The BASIX Multi-Unit Residential Cogeneration Demonstration Project is an initiative of the Department of Planning & Environment and involves partnership with residential development companies Lend Lease GPT and Mirvac. The purpose of the project is to trial and showcase cogeneration technology in a residential setting, with a focus on reducing energy consumption and greenhouse emissions.
About the project
The Cogeneration Demonstration Project features the installation of small-scale, gas-fuelled generators in a 7 storey Lend Lease development at Rouse Hill in western Sydney, and in Mirvac's 25 storey Cambridge Lane apartment building at Chatswood in northern Sydney.
The generators are powered by natural gas with an electrical output of 25 kW. They are able to supply a modest part of the electrical demand of each building, which is used in common areas. It is the cogeneration function that provides significant greenhouse emissions abatement, by making use of the heat that is a by-product of generator operation. At the Lend Lease and Mirvac developments, this heat will be used to provide approximately two thirds of the hot water needed by the residents, saving around
80 tonnes of carbon dioxide per year for each site.
Initial performance results show that cogeneration can achieve significant savings in both greenhouse emissions and costs. After eight months operation (mid-December 2007 to mid-August 2008), cogeneration at Mirvac's Cambridge Lane development is saving its occupants around $1,000 a month on power bills. By generating its own hot water and common area electricity, the apartment block has also cut its greenhouse emissions by 53,594kg. The potential saving for a year at this rate reaches 120 tonnes of CO2, equivalent to greenhouse emissions from around 35 cars.
The cogeneration technology has also proven cost effective to install. It is estimated that the Chatswood generator would pay for itself within 12 years, well within its 25-year expected lifetime. At Rouse Hill, lower building occupancy and a later start-up date mean that the cogeneration performance is still being tested.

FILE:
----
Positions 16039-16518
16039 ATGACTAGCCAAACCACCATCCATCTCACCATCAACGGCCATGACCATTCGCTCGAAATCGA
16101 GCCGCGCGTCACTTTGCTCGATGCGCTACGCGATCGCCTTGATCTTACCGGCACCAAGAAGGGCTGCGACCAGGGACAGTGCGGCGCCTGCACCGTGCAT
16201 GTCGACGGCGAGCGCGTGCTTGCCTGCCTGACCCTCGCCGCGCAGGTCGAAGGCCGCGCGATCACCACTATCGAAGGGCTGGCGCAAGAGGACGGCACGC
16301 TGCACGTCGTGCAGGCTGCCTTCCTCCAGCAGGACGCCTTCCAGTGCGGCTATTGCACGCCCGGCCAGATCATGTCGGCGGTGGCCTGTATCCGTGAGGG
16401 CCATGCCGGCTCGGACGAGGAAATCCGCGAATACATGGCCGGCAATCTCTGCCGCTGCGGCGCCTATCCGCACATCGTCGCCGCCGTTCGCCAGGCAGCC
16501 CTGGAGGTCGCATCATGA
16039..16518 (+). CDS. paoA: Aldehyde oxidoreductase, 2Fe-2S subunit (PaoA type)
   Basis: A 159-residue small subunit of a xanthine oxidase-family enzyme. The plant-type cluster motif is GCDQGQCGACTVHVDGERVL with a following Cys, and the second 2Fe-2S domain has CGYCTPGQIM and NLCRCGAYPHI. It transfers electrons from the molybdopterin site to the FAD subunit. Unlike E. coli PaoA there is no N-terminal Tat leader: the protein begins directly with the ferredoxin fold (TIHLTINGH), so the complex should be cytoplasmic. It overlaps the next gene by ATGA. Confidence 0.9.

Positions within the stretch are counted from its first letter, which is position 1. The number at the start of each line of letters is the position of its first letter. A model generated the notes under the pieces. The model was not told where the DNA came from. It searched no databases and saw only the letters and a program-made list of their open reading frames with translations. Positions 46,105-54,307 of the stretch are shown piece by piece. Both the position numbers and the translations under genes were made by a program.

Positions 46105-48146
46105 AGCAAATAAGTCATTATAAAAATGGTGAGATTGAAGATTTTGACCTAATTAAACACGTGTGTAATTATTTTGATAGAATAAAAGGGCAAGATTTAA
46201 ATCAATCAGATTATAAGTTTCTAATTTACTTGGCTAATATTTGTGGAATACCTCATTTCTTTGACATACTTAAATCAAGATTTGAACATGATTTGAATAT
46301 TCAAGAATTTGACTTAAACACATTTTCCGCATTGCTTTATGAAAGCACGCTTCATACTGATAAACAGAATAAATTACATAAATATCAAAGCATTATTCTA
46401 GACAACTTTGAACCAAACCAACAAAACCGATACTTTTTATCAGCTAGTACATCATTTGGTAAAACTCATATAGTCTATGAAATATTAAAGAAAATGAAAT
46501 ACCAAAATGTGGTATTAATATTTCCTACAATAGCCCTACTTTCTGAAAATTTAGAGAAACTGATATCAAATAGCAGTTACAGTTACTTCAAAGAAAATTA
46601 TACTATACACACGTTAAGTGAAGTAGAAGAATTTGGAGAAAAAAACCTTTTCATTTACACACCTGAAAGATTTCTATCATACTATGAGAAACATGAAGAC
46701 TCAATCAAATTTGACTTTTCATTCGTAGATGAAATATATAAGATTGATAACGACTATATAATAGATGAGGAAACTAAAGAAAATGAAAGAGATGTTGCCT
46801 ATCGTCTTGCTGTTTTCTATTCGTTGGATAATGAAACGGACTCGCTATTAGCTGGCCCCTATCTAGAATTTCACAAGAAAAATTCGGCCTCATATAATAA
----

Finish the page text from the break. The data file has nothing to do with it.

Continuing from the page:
The Department of Planning & Environment is monitoring the performance of both sites for a year from the commencement of cogeneration. Specialist project managers, MPI, are involved in managing the systems to find maximum efficiencies. The first eight months of reports for the Chatswood site are available below:
- Cambridge Lane apartments – Reports 1 and 2
- Cambridge Lane apartments – Report 3
- Cambridge Lane apartments – Report 4
- Cambridge Lane apartments – Report 5
- Cambridge Lane apartments – Report 6
- Cambridge Lane apartments – Report 7
- Cambridge Lane apartments – Report 8
What is cogeneration?
Cogeneration is the simultaneous production of two useful forms of energy, such as electricity and high temperature heat, also known as combined heat and power (CHP). By harnessing more energy from one generation process, cogeneration increases energy efficiency and can reduce greenhouse gas emissions when compared to other power systems. The generator can be located close to where the energy is needed, enabling local or building-based systems to control their own power.
Cogeneration has been applied around the world in a variety of industrial and commercial settings. In some larger applications, the heat can be used for space cooling as well as for water and/or space heating (trigeneration).